Barring a few internal bodily systems, an ulcer can occur just about anywhere. No one is immune from peptic ulcers, which are most commonly found in the gastrointestinal system, and they differ from leg ulcers. A peptic ulcer can be extremely hazardous to your health.
It is possible for the gastrointestinal sore to eat through the intestinal lining and cause the contents of the stomach and intestines to spill out into the body cavity. This perforation can lead to death. There are other problems that you need to be aware of too and you should know the different locations where this disease can develop.
Most of the ulcers people are diagnosed as having are actually peptic ulcers. The difference is in where they are located. Take for example a stomach ulcer or a duodenal ulcer. Ulcers of the stomach are found in the actual stomach and duodenal ulcers are found in the duodenum.
That makes sense, right? What does not make sense is why anyone would want to risk their health by not seeking out medical guidance and treatment. Ulcers can be quite painful and in some cases very deadly if they are malignant or perforate the abdominal cavity.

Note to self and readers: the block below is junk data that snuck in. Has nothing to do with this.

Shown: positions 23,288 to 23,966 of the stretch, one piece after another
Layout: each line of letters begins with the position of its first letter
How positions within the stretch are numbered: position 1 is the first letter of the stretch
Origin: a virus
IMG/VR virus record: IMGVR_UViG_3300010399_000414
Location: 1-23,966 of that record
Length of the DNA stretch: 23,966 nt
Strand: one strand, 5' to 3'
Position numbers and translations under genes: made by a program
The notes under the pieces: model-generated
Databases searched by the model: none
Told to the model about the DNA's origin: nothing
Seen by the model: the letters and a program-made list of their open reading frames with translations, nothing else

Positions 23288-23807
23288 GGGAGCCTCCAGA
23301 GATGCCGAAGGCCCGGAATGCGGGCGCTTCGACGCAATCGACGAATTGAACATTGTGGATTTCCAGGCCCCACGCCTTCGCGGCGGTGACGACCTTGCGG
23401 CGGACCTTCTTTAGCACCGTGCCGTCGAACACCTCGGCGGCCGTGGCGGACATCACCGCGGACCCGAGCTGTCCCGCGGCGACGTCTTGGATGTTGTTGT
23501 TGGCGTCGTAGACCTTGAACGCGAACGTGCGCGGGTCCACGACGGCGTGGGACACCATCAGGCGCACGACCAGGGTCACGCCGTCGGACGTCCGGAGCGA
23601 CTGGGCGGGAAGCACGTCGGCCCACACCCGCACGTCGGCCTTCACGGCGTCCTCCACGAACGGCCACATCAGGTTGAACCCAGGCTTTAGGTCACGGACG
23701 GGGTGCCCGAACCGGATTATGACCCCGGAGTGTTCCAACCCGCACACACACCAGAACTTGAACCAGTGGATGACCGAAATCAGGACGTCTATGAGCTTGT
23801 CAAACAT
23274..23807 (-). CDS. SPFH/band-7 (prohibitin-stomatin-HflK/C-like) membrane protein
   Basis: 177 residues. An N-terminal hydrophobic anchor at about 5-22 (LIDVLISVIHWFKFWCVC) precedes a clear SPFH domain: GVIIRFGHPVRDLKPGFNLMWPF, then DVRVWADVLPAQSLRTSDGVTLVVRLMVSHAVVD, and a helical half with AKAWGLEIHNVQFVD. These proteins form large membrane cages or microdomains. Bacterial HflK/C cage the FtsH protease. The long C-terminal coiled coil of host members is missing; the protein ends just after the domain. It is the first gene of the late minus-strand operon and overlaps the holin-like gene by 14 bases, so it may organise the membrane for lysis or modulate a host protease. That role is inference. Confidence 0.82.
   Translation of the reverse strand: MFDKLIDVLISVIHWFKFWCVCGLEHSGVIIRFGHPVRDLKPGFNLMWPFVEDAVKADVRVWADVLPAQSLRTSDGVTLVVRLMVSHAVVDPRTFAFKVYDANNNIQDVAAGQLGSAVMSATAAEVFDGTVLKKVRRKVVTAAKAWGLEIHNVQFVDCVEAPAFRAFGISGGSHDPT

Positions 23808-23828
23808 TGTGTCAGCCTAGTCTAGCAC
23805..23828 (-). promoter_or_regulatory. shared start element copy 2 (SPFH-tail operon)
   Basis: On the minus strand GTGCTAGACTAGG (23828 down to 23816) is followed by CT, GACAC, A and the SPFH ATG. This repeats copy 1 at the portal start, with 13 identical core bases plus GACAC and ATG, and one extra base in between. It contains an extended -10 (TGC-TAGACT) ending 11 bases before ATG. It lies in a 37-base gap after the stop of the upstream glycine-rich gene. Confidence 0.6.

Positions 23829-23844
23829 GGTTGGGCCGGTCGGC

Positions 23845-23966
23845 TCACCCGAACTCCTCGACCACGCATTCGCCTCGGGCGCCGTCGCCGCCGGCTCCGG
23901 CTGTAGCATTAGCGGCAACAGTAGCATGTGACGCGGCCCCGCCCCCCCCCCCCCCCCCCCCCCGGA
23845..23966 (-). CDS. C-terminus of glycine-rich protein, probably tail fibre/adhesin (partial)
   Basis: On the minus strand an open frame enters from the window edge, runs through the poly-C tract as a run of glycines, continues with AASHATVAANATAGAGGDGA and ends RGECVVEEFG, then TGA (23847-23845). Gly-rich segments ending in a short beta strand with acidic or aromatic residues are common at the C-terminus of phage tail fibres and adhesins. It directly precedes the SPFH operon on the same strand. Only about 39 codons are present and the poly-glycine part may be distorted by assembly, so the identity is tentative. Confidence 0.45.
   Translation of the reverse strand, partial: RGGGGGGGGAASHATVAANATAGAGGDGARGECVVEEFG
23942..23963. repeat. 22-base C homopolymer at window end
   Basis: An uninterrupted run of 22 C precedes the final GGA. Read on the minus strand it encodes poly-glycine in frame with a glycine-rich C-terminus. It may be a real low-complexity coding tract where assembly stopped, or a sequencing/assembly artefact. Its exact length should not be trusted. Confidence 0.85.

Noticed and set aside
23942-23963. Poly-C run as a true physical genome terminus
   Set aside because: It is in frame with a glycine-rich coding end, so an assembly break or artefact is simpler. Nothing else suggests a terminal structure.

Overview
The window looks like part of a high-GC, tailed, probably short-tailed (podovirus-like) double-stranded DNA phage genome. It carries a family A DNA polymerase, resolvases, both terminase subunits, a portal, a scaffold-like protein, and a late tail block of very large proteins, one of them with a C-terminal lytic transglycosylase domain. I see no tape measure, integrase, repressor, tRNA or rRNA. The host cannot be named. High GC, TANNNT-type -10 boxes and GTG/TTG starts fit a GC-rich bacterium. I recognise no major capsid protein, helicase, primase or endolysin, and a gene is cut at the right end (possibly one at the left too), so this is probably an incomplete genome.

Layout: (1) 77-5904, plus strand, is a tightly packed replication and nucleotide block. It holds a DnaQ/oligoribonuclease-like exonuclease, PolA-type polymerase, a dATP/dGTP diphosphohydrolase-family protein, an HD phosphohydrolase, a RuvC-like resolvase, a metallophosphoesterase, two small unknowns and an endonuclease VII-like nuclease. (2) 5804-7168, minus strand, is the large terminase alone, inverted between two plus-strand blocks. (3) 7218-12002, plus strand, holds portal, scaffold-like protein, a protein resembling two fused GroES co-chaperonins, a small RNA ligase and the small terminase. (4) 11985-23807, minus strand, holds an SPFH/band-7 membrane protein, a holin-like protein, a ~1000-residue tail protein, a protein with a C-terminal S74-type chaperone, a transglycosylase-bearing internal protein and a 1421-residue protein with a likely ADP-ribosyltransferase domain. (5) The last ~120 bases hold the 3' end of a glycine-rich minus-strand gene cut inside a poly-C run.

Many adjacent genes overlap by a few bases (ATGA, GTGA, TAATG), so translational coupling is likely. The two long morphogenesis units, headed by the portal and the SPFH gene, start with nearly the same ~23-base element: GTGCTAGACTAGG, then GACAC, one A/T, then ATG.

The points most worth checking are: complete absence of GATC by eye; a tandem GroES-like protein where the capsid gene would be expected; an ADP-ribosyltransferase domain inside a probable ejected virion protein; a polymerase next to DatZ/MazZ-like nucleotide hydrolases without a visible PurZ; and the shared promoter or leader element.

There are five different complications that can occur from such diseases located in the gastric region. These are: gastrointestinal bleeding (bleeding ulcer,) perforation (where the stomach contents or intestines spill into the body cavity,) penetration, scarring and Pyloric Stenosis. You definitely do not want any of these to happen to you.
An untreated ulcer is nothing to scoff at because sometimes it can lead to great sickness and even death. If you have, or think you may have one, then you need to see your doctor to seek treatment as soon as possible. This is your health and your life that you are risking by not seeking out medications to help.
Peptic ulcers can be caused by several things. The predominant factor is the presence of H. Pylori bacteria. It is not caused by stress, spicy foods or a certain blood type as it was once thought. Other factors that might cause an ulcer are: the use of NSAIDS over a long period of time, the overuse of laxatives, a family history (in particular a duodenal ulcer,) and Zollinger Ellison Syndrome. Luckily, the treatments are quite simple. Most ulcers will heal with medication and watching what you eat until the ulcer has healed.